24 April 2009

Freedom from Information: another missing report by Bill Marshall

Coincidence of coincidences.

Your humble e-scribbler mentions Bill Marshall in jest in a post that connects back to the whole Ed Byrne Tory-gate spending scandal.

As it turns out, on the very same day that Danny Williams decided to tell the world about the auditor general’s investigation of Ed Byrne back in June 2006  justice minister Tom Marshall released government’s response to the Lamer commission report into wrongful convictions.  Williams had known of the AG investigation since the middle of the day before he made it public, apparently, but that’s another story.


June 21, 2006.


And right there in the middle of the release is an announcement that former cabinet minister and retired supreme court judge Bill Marshall would be running a review of the Crown prosecutor’s office, as Antonio Lamer recommended:
Establishing an independent review of the Office of the Director of Public Prosecutions is one of the recommendations Minister [Tom] Marshall [no relation to Bill] said government will implement immediately.  Commissioner Lamer recommends that an independent review be called to ensure that steps have been taken or will be taken to eliminate the "Crown culture" that contributed to the wrongful conviction of Gregory Parsons, and was also evident in the prosecution of Randy Druken. 
"This is an important recommendation on which government must act immediately and we are pleased that retired Court of Appeal Justice, William Marshall, will immediately head up the review," said Minister Marshall. "The review will be very thorough, independent and at arms length; it will examine resources, training, morale and the systemic issues identified in the report." [bold and italics added]
imageImmediately head up the review but not immediately finish the thing, as it turns out.

Just  a few weeks shy of three years after Bill Marshall immediately headed up the review into Lamer’s recommendation 18, there’s no apparent sign the work of the government’s favourite Grand Inquisitor is anywhere near done. [the link in the picture is dead]
Perhaps the former Supreme Court Justice and Tory cabinet minister has been too busy with another review, this one of inland fisheries

The second one was a sort of star chamber, since the whole thing was never announced. 
Indeed, government has never revealed either the scope of inland fisheries probe or when Marshall started work on it.  Opposition House leader Kelvin Parsons asked a question in the House about an access to information request that wanted to find out some basic stuff about the judge’s inquest – like how much it had cost so far – but the minister answered with a mere two sentences:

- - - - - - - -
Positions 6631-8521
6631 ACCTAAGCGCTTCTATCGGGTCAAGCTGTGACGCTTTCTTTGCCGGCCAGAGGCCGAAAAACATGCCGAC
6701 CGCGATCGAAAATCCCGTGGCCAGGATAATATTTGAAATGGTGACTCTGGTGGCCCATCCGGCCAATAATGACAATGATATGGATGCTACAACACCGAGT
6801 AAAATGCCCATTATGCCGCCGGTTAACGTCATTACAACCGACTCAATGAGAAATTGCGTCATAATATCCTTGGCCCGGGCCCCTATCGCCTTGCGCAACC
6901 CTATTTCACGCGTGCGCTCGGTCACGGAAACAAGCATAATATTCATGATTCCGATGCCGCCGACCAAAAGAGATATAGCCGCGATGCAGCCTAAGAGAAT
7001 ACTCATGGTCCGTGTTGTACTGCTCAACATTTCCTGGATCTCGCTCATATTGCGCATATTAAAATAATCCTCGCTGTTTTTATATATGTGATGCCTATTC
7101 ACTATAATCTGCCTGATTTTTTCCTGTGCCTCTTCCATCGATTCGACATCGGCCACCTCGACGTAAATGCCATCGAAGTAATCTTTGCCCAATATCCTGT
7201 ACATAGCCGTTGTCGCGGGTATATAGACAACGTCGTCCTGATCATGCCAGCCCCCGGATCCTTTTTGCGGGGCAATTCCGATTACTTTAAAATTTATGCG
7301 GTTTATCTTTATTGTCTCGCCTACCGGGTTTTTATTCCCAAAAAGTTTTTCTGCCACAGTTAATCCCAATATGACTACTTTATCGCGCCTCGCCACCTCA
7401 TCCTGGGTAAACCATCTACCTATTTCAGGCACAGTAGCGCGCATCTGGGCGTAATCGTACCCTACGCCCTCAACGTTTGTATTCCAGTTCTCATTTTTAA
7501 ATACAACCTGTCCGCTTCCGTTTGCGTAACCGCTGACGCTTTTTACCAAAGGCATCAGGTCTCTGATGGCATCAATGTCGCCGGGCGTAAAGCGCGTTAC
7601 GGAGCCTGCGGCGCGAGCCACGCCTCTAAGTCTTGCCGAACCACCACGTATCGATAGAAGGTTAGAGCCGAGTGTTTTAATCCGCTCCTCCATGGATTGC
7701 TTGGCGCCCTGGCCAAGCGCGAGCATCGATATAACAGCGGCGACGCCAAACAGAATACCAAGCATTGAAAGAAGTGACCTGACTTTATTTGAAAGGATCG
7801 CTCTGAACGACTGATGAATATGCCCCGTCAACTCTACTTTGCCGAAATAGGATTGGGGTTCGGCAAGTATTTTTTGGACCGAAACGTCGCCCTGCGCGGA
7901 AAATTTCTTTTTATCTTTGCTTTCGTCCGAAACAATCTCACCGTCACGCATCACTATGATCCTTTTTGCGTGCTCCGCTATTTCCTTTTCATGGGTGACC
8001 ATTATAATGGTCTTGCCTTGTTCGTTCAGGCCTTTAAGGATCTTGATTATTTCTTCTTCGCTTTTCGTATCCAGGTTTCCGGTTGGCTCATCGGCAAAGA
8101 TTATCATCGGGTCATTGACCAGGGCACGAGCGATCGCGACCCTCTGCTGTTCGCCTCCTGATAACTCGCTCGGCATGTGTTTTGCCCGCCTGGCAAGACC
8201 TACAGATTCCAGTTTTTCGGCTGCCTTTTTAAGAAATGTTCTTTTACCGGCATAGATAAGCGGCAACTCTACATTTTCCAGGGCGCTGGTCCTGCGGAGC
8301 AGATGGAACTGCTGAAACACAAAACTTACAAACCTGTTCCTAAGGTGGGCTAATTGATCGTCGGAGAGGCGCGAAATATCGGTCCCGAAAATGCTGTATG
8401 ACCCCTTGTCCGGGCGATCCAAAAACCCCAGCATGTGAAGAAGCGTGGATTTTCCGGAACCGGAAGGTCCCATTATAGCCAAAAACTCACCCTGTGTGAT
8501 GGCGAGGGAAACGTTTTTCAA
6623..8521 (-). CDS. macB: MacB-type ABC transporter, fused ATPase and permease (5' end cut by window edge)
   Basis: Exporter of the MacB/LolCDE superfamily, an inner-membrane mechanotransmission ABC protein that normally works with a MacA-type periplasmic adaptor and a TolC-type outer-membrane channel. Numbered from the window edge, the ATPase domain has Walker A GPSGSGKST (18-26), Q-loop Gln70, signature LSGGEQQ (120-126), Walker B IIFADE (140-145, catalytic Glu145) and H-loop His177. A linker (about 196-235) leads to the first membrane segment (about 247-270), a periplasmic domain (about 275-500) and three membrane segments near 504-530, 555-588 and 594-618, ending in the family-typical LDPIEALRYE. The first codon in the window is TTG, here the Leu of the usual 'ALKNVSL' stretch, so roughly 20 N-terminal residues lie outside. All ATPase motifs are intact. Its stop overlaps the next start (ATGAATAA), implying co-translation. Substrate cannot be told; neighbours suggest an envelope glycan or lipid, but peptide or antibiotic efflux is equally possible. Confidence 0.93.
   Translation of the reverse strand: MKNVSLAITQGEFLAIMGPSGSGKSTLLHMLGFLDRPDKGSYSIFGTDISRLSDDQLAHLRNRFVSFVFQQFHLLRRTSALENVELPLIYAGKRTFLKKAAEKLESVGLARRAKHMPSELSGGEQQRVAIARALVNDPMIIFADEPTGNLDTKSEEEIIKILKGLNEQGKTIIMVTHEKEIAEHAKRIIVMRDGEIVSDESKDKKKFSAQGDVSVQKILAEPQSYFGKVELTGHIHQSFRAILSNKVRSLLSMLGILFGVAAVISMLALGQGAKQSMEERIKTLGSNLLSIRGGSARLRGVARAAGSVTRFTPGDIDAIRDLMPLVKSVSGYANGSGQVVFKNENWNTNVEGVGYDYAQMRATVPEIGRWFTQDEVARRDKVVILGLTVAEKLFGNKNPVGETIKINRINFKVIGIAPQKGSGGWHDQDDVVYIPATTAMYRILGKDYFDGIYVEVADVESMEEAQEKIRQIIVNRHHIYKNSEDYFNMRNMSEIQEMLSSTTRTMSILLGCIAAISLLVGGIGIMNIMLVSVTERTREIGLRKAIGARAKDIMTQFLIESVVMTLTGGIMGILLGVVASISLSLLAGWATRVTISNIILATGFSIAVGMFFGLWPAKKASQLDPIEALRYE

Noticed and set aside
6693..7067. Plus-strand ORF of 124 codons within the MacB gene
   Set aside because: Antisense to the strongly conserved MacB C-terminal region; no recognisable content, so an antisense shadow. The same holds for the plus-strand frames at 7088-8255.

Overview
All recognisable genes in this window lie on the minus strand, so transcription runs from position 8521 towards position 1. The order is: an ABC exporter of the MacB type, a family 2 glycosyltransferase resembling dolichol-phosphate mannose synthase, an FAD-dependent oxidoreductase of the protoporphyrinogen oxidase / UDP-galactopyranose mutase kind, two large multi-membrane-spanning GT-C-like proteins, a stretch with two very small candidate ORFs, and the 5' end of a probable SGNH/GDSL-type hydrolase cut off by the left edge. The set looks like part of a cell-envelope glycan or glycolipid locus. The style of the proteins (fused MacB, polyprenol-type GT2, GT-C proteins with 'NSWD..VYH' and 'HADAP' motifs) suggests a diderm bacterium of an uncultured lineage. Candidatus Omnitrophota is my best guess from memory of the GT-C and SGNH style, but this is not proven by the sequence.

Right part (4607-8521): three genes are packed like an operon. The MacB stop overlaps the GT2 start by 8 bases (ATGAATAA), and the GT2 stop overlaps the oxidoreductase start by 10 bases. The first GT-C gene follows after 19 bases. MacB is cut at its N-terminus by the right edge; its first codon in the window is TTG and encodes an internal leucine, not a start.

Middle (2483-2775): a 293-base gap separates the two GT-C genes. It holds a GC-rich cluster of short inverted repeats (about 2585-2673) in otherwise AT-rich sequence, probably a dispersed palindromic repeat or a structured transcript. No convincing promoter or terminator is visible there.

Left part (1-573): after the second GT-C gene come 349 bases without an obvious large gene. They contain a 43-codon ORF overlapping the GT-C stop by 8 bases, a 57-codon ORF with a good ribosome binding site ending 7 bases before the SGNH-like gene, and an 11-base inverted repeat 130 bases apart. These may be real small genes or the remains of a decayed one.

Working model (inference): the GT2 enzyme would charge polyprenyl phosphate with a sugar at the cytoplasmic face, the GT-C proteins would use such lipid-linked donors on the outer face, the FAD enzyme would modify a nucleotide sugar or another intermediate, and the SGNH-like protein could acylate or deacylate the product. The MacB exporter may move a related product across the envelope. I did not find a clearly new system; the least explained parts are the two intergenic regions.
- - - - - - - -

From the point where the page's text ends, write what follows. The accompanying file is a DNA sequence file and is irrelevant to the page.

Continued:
Mr. Speaker, with respect to the review being undertaken by retired Judge William Marshall, I believe the review is not completed to this point. Obviously, the information could not be disclosed until we have the results of the review.
That, dear friends, is all we know of that one.

So now we have it:

Two investigations.

Same guy, running both.

Zero results.

Unknown costs.

And it’s not like Bill Marshall isn’t popular when it comes to the current administration. 

Way back in October 2003, the guy who started campaigning for the premier’s job in the now infamous St. Barbe by-election appointed Bill Marshall as sort of a watchdog:
Bill Marshall, a recently retired Appeal Court judge and former PC cabinet minister, will act as the liaison between Williams and departing premier Roger Grimes. 

Liberals warned against new contracts 
Williams says the outgoing Liberal government should not make any plans for spending announcements. 

"I don't expect them to do that, "he says. "That would be irresponsible for an outgoing government that, no longer has a mandate to take those kind of actions. So, I'm trusting that Mr. Grimes and his government will do the honourable thing, and I expect them to do that."
The whole thing was just another of the nasty, mean-spirited, petty, small-minded, miserable  little insinuations about others that Danny Williams likes to make, as we have come to learn.

As it also turns out, the guy who started his latest political life as the Premier’s watchdog has, in his retirement, become a sort of Tory Torquemada – if you will plant your tongue firmly in cheek – ready, nay eager, to take on any investigation, inquiry or inquisition that needs to be done.

Too bad he apparently can’t finish them.